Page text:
Three months ago today we were floored. We got a hit so hard that the wind was knocked out of our lungs. It was a hit that I thought would fundamentally change my family forever. It was something that I knew so little about that I didn’t know we’d ever smile, laugh, or even grow as a family again. Yet…after the biggest blindside blow of my life, after a fall from two stories and landing on my back not able to catch my breath, here we are. 3 months later and I can say: today was a good day.

Maya had round 3 of 5 double chemo infusions today. Until approximately 2 pm today i had absolutely NO idea what her blood would tell us. This fluctuating of ANC is seriously stressful…to the annoying point! The virus that Maya (as well as most of the county from what I hear) is fighting in conjunction with chemo depleted her immunity. She still has a bit of a runny nose but for the most part she is doing great.

Grandma Bella (my Moma) came with us today. Maya was able to introduce her Grandma to her new friends at the clinic. It is truly amazing that she loves going there so much. I know I shouldn’t be surprised since she is such a social butterfly and has this natural affinity to entertain, interact with, and enjoy humanity. But she constantly surprises me. It’s part of her that reminds me of me and I ache to think of how I’d feel being so isolated for so much time. We had labs drawn and then we got to go eat lunch.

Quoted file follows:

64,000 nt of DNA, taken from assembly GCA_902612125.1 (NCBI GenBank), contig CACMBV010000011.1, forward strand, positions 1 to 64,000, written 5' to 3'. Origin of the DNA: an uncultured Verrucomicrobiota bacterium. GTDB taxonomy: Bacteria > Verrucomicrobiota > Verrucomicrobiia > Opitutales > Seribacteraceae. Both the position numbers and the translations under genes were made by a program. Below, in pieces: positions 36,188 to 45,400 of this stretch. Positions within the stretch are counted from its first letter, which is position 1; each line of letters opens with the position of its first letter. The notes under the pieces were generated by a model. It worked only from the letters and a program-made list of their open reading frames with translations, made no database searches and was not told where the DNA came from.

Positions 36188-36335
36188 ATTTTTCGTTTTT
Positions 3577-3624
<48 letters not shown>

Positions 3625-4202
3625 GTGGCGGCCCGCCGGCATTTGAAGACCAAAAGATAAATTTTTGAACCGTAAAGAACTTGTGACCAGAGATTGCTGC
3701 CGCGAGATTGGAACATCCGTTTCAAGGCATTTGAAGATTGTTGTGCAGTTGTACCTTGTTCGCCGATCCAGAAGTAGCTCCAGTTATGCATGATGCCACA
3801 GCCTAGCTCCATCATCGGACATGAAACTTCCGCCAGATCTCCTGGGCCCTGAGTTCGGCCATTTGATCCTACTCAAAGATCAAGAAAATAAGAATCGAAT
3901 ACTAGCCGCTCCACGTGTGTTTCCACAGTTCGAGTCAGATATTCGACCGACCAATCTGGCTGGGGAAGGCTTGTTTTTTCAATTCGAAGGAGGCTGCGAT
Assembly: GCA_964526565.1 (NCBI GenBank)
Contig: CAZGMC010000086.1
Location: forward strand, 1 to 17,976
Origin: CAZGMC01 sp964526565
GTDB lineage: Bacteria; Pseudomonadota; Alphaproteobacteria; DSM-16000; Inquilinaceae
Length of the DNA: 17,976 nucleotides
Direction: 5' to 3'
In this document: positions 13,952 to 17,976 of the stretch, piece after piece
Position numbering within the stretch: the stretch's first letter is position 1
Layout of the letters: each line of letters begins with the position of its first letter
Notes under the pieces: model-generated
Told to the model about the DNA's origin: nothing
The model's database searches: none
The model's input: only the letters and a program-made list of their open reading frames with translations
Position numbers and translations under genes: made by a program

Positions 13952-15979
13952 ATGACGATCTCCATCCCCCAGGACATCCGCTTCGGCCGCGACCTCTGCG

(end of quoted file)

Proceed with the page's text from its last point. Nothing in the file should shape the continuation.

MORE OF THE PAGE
Fantastic news! ANC 1450. We were able to move up to the escalated dose of methotrexate in addition to the vincristine. That sounds so weird to be “stoked” for chemo but…well 50 years of research and a 90 % cure rate isn’t something we’d like to mess with. The doctor says “she looks great”…and I would agree.

She is back down to just over 36lbs (at diagnosis she was 31 and gained 11lbs in 3 weeks!) and her cheeks are definitely looking more like herself. Her belly looks great too…maybe just slightly like a person who gained 30% of their body weight in 3 weeks then lost it very quickly. Her appetite is definitely back to normal and I have to remind myself that toddlers and preschoolers have really frustrating appetites sometimes! The mommy in me gets nervous when she doesn’t eat much but the dietitian in me has to just watch the trends of her eating habits. So far she is fine.